And so, although these particular comments have led Governor Romney and other Republicans to distance themselves, I think the underlying notion that we should be making decisions on behalf of women for their health care decisions—or qualifying forcible rape versus nonforcible rape—I think those are broader issues, and that is a significant difference in approach between me and the other party.
But I don't think that they would agree with the Senator from Missouri in terms of his statement, which was way out there.
Q. Should he drop out of the race?
The President. He was nominated by the Republicans in Missouri. I'll let them sort that out.
Nancy Cordes [CBS News].
2012 Presidential Election
Q. Yes, Mr. President, thank you. As you know, your opponent recently accused you of waging a campaign filled with "anger and hate." And you told "Entertainment Tonight" that anyone who attends your rallies can see that they're not angry or hate-filled affairs. But in recent weeks, your campaign has suggested repeatedly, without proof, that Mr. Romney might be hiding something in his tax returns. They have suggested that Mr. Romney might be a felon for the way that he handed over power of Bain Capital. And your campaign and the White House have declined to condemn an ad by one of your top supporters that links Mr. Romney to a woman's death from cancer. Are you comfortable with the tone that's being set by your campaign? Have you asked them to change their tone when it comes to defining Mr. Romney?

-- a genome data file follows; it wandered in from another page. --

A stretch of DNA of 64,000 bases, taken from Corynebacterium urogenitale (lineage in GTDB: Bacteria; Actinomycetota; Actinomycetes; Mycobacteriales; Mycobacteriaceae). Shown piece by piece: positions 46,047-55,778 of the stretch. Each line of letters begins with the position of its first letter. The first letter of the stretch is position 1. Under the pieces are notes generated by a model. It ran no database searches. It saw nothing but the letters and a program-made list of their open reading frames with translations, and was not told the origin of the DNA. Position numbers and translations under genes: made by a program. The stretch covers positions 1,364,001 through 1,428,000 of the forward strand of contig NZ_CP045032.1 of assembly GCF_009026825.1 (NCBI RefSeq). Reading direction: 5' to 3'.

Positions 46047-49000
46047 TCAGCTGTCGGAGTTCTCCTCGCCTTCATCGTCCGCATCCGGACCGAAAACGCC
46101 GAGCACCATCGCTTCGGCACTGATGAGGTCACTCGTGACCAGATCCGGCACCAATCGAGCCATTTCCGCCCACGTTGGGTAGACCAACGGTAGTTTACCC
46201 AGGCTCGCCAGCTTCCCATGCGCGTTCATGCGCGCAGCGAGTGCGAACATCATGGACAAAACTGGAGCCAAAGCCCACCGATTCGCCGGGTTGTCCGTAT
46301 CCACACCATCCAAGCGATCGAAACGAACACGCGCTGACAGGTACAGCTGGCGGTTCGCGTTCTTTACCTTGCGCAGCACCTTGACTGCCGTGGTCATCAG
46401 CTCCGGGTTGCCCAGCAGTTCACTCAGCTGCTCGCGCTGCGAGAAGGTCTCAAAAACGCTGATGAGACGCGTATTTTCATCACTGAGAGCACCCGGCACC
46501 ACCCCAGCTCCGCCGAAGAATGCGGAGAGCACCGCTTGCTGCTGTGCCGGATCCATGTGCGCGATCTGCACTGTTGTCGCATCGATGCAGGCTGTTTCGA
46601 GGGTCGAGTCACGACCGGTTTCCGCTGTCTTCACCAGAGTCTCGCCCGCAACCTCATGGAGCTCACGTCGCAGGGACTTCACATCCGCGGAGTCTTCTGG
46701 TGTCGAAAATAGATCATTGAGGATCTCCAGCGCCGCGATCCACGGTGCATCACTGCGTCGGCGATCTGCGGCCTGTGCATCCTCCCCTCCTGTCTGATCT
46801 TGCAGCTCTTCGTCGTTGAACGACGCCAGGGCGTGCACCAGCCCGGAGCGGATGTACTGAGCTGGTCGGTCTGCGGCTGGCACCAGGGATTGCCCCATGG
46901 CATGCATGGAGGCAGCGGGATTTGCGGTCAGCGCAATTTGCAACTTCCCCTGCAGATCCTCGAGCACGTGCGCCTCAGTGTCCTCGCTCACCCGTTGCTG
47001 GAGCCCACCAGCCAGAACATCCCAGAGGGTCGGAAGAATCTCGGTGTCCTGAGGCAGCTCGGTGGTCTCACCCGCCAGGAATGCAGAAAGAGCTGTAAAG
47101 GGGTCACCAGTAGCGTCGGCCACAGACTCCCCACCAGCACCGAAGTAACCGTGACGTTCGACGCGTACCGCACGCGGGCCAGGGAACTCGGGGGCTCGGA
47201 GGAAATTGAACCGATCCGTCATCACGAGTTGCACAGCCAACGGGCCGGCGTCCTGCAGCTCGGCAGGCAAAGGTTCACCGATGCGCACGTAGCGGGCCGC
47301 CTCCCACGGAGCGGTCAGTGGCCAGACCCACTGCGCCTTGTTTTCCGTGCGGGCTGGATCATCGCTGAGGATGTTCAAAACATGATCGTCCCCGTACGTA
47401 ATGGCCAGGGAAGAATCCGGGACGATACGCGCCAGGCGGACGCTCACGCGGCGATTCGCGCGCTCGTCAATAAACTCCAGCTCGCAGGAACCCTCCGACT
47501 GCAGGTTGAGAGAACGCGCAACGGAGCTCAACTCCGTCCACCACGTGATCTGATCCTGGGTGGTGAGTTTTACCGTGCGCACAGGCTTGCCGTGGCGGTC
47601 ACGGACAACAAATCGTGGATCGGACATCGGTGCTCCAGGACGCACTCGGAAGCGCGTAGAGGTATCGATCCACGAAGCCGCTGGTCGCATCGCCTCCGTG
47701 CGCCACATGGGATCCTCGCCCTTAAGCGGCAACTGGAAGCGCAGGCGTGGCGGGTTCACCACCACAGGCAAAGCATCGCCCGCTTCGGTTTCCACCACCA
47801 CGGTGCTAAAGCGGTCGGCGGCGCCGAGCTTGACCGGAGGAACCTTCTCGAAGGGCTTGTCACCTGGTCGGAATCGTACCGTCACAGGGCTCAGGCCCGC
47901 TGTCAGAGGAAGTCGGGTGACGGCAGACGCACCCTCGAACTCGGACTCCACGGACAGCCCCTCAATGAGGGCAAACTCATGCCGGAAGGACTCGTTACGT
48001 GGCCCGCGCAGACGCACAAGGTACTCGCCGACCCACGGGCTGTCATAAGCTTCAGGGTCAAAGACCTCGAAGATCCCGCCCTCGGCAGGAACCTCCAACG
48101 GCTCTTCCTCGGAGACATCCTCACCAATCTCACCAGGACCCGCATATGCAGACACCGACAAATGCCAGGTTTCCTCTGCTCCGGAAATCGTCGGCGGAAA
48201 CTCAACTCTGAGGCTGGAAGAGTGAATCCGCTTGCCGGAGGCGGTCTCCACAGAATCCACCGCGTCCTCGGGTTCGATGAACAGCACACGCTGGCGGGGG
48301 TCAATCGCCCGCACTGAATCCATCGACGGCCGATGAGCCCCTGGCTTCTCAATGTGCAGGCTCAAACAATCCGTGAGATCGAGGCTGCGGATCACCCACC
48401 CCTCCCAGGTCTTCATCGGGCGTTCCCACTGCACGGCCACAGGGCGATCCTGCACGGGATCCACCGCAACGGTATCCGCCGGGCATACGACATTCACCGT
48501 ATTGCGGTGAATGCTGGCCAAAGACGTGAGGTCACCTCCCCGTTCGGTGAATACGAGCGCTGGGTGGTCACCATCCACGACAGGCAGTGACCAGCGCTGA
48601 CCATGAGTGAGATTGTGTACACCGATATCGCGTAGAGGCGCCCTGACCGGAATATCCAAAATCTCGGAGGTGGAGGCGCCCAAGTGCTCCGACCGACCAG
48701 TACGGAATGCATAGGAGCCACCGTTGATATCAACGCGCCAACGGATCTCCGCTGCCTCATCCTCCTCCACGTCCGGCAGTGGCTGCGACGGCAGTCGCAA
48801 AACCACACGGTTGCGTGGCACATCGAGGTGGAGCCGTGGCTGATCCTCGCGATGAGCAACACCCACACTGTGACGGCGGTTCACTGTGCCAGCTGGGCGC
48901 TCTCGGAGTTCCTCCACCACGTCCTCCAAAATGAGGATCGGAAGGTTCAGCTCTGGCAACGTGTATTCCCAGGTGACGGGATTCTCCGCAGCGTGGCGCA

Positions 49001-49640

The President. Well, first of all, I'm not sure all those characterizations that you laid out there were accurate. For example, nobody accused Mr. Romney of being a felon.
And I think that what is absolutely true is, if you watch me on the campaign trail, here's what I'm talking about. I'm talking about how we put Americans back to work. And there are sharp differences between myself and Mr. Romney in terms of how we would do that. He thinks that if we roll back Wall Street reform, roll back the Affordable Care Act—otherwise known affectionately as Obamacare—that somehow people are going to be better off.
I think that if we are putting teachers back to work and rebuilding America and reducing our deficit in a balanced way, that's how you put people back to work. That is a substantive difference. That's what I talk about on the campaign.